Chris Dessi: What do you think is the one characteristic that all the successful people you know share?
Tom Shine: A significant work ethic.
Chris Dessi: You have 20 minutes to sit alone in a room with the 21-year-old Tom Shine. He’s about to embark on a career that will take him around the world. What advice do you give him?
Tom Shine: Identify whether you want to have your signature on the front of the check or the back of the check. After you have made that decision and assuming it’s the name on the front of the check, you will need to determine that you are willing to pay the price that’s to come with the pursuit of entrepreneurship.
Chris Dessi: For someone who has seen great monetary success – what do you think is dangerous about that type of success?
Tom Shine: The only risk I see is losing the perspective of who you are as a person.
Chris Dessi: How important are habits and routines to your success? What is your Rhythm? What time do you go to bed? Do you exercise? Do you meditate?
Tom Shine: I am not sure if a routine is a right word, but there are certain habits that are extremely important. Keeping yourself in mental and physical balance is important and exercise is paramount. Everybody is different – I prefer to operate on 5-6 hours of sleep a night knowing that I can physically outwork anybody.
Chris Dessi: How has your childhood (the way you were raised, your birth order) affected your career success? Did it at all?
Tom Shine: I think I was raised in an entrepreneurial family from my grandfather on down. The work order and work ethic were very clear. I don’t think the birth order had any effect on success.
Chris Dessi: You’re Jewish and you were raised in Indiana – have you ever had to overcome discrimination?
Tom Shine: Absolutely. There are several examples, but I don’t think it has anything to do with Indiana, it has to do with being Jewish. Ignorance doesn’t know state boundaries.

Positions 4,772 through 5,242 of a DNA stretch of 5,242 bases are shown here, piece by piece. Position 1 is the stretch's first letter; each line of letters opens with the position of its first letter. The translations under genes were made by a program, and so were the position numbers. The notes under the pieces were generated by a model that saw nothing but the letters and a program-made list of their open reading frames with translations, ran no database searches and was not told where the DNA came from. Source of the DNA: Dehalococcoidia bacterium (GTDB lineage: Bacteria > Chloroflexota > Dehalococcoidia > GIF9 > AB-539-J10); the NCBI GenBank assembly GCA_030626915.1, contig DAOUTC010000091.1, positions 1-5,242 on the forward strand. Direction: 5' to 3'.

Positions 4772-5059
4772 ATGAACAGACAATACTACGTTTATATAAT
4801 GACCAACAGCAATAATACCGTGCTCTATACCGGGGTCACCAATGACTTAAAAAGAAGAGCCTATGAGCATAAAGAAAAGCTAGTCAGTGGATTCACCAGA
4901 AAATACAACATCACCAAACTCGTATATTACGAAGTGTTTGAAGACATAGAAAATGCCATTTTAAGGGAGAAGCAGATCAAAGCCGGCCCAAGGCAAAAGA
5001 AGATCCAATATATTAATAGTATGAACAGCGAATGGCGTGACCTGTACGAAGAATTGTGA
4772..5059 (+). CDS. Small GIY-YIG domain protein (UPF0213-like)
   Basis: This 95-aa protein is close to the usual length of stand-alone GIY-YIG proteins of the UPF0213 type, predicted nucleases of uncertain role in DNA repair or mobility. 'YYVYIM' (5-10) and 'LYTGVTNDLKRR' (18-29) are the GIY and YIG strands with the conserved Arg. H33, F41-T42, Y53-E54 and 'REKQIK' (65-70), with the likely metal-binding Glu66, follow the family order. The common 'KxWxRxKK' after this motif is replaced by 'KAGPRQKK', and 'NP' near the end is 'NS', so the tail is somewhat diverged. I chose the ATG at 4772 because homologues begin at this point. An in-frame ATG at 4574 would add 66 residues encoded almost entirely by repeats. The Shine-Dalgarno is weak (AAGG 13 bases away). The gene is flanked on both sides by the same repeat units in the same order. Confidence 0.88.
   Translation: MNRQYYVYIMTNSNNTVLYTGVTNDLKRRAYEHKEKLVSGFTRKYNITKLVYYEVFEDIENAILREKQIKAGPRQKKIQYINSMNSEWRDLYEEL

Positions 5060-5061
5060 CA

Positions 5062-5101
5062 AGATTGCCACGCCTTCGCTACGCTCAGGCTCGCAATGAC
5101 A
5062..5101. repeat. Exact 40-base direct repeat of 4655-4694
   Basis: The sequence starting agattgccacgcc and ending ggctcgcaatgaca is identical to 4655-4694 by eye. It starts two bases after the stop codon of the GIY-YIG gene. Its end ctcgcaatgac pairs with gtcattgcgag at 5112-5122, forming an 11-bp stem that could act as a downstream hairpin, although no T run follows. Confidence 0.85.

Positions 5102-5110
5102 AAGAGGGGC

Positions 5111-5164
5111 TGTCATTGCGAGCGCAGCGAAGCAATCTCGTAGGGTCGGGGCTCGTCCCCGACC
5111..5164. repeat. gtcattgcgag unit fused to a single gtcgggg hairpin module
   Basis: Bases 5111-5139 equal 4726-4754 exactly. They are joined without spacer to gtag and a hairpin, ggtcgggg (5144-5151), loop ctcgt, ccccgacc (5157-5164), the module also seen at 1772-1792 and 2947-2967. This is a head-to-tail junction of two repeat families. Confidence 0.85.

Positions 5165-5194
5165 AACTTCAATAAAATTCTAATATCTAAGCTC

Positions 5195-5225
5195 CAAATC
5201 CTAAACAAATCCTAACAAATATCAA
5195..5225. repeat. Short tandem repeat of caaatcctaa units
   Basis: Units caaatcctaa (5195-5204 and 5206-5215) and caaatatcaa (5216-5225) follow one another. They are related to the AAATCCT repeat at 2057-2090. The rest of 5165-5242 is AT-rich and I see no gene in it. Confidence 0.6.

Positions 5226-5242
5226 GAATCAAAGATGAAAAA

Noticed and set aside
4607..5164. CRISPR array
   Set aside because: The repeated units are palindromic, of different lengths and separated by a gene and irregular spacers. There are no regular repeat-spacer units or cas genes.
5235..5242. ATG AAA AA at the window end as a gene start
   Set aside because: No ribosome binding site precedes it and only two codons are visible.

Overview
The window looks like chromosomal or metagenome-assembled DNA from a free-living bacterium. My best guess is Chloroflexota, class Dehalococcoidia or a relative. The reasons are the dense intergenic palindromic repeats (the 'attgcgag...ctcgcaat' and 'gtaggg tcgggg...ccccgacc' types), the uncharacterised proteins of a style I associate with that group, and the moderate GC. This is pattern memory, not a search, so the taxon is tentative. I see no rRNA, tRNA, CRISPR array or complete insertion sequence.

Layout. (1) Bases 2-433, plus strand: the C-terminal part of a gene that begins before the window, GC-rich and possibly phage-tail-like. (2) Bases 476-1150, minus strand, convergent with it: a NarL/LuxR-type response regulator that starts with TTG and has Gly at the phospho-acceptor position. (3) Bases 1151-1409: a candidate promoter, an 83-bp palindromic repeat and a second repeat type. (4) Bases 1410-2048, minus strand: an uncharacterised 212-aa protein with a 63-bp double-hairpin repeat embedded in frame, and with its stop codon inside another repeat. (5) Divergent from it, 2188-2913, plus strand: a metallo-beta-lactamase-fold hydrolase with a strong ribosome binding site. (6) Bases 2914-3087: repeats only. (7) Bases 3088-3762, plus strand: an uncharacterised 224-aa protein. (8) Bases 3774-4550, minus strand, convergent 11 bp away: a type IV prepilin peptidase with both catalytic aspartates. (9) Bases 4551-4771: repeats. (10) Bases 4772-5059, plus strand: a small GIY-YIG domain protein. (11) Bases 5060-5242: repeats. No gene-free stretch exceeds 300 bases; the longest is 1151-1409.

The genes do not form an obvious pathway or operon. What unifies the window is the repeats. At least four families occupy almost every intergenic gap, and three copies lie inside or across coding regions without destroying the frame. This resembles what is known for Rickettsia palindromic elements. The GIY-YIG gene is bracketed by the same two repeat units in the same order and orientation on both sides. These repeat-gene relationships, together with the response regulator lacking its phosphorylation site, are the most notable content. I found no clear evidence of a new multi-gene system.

Chris Dessi: I know you as a very humble person, but here is your chance to brag a bit – what has been your greatest career success to date?
Tom Shine: My greatest career success was starting a company and the # of people I was able to employ for significant lengths of time. In other words, at the 30th anniversary of our company, I had 22 people that had been employed since the inception of the company and a very large number of employees at 25 years of employment. One of the best ways to judge the success of your company is how you treat your employees.
Chris Dessi: My daughters know that I hate witches – what’s one thing that scares the hell out of you?
Tom Shine: Snakes!
Chris Dessi: Best day of your life?
Tom Shine: Everyday
Chris Dessi: Worst day of your life?
Tom Shine: The day it ends
Chris Dessi: You have access to a time machine, but you can never come back to the present day. You can go into the future, or into the past. Where do you go in time?
Tom Shine: In the future – the unknown intrigues me.
Chris Dessi: Name someone who knows more about you than anyone else in the world.
Tom Shine: My middle child, Lindsi Shine.
Chris Dessi: Most powerful book you’ve ever read that you recommend to everyone.
Tom Shine: Steve Jobs book.
Chris Dessi: The worst city you ever visited?
Tom Shine: New Delhi, India